Damascus Double Barrel

Discussion in 'The Ask the Pros & What's It Worth? Forum' started by Mainer, Sep 23, 2006.

  1. Mainer

    Mainer New Member

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  2. ryan_marine

    ryan_marine New Member

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    I have only seen 2 similar actions and both were damascus barreled shotguns. I would also love to know more about them... The only thing I can say don't shoot modern ammo in it. It is too much pressure on the barrels..

    Ray
  3. Goody

    Goody Member

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    This is from the Stahdard Catalog of Firearms(Schwing)

    American Arms Co.

    Fox Model "Swing Out" Hammer Double
    Manufactured from 1870 to 1884, designed by George H. Fox, not to be confused with A. H. Fox. This model is unusual in that the barrel swings to the right for loading and the barrel release is located on the tang. It comes in 10 and 12 gauge, 26", 28", 30", 32", with twist, Damascus or laminated barrels. Early production models have conventional soldered together barrels. Later variations after 1878 feature a unique design in that the barrels are dovetailed together. These guns could be ordered with several options and choices of finish; this would add premium value to a particular gun.

    Poor $150
    Fair $300
    Good $600
    VG $1500
    Exc. ---
  4. Red Neck64

    Red Neck64 Former Guest

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    Mainer,You have a wonderful old time shotgun don't shoot it at all.She did her work in times past,and now is her time to have respected place in a collection I wish I had her.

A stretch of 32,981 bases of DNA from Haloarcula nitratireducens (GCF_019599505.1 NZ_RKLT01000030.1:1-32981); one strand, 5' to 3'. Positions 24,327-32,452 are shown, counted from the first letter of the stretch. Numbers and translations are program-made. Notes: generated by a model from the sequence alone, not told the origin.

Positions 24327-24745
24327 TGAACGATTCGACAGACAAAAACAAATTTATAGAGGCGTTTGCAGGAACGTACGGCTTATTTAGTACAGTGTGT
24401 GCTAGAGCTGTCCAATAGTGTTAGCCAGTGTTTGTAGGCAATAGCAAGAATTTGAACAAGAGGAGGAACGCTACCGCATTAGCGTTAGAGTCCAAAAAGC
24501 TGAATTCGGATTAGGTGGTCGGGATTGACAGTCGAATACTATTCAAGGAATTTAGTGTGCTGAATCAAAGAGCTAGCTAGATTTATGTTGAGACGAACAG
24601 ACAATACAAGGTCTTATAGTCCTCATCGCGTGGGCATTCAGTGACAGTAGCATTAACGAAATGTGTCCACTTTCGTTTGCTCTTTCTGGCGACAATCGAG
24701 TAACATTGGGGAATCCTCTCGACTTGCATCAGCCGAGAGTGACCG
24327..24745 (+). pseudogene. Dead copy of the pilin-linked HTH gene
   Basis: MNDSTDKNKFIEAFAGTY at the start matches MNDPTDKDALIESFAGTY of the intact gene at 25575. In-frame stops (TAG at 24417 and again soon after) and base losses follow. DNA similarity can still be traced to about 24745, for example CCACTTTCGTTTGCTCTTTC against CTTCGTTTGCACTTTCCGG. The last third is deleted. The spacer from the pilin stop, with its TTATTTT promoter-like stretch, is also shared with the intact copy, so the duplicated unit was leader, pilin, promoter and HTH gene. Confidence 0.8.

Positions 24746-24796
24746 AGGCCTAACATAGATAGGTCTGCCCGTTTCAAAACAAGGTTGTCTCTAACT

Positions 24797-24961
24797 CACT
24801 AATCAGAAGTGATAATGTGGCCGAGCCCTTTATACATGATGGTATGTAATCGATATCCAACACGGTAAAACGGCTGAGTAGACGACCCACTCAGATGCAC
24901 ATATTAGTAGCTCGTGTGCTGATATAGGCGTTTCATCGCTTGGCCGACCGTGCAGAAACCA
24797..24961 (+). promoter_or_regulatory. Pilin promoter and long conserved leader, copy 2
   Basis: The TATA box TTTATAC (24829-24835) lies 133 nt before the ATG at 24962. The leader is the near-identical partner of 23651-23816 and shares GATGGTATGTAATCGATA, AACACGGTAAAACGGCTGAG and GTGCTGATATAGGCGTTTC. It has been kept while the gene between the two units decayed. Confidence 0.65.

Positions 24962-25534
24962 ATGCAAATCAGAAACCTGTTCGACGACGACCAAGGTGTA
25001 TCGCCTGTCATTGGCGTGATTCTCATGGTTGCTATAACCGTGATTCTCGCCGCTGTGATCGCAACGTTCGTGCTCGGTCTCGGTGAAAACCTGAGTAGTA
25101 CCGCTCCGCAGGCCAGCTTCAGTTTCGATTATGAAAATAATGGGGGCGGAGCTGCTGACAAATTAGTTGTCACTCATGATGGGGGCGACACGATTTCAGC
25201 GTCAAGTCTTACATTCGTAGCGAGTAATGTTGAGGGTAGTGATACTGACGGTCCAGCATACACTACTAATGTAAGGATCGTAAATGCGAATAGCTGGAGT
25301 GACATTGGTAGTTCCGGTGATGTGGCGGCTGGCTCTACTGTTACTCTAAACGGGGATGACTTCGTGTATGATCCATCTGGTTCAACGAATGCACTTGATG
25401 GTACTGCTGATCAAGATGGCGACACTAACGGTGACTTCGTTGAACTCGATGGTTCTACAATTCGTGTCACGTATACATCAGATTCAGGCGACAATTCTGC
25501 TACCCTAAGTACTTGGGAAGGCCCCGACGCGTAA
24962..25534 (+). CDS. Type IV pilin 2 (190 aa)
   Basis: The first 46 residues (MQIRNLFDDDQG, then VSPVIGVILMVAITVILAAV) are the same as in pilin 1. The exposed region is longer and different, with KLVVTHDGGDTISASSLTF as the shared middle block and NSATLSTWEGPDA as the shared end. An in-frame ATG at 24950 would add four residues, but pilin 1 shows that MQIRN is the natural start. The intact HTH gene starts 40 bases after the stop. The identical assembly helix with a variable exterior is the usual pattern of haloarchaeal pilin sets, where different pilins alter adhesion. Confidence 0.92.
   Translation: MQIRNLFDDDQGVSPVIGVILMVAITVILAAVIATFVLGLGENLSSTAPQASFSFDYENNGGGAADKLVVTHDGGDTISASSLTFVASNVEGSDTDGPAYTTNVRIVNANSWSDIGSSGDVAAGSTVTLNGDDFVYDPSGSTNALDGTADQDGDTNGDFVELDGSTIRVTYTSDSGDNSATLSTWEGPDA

5. Mainer

    Mainer New Member

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    Thanks for the help everyone.

    The gun was my grandfather's and will be handed off to my son the next time I head out west to Utah to visit him. I doubt that it will ever be fired again. There are some repairs that need to made to the stock, but only enough to preserve it, and of course it only likes black powder. I am just thankfull that I came into possesion of it. I must have picked it up a thousand times as a boy. I am just happy to have it back in the family. Time has been good to it, and hopefully it will always stay in the family from now on. I can just see my own grandson sighting down those long barells just as I did as a boy.
    Thanks again,
    Mainer
  6. stash247

    stash247 New Member

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    Damascus is a funny kind of medium; The very best damascus barrels were stronger than the early 'fluid steel' barrels, and with proper proving, are safe with light to moderate smokeless loads, I am told.
    Ive shot several Damascus barrels with such loads, on marvelous guns!
    But, do not assume ANYTHING, about chamber dimensions!
    A 2 3/4 12 Ga shell will chamber, in a shotgun chambered for a 2 9/16 shell, but, if fired, may well split the barrel! Even a 'proved ' barrel, for the shorter round, because of the 'bore restriction, at the 'forcing cone'!
    If you are content with a family heirloom, ignore this.
    OTOH, if the idea of it being a 'shooting gun', albeit seldom, enters your mind, for your son, grandson... Do the checking, proving, and all the legwork, and, DOCUMENT IT! Leave nothing that might maim, or kill, your progeny, to question! The documentation, in this case, far exceeds the value of the gun!
    I expect, in this case, that the Damascus steel in the barrels would not 'prove up', as it was not a really 'high grade' gun, in it's time, but I really do not know, for sure.
    Were it a Purdy, or similar, the odds would be brighter, Mainer, but this post is for you and a lot of others, with the same kind of guns, questions, and decisions, so, somewhat general.
    Hope, however, it helps.
  7. wonderwhippet

    wonderwhippet Active Member

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    The problem with Damascus barrels is that they may look excellent on the outside, but there could be rampant rust between the strands of twisted steel which is not visible to the eye. They are not to be trusted.
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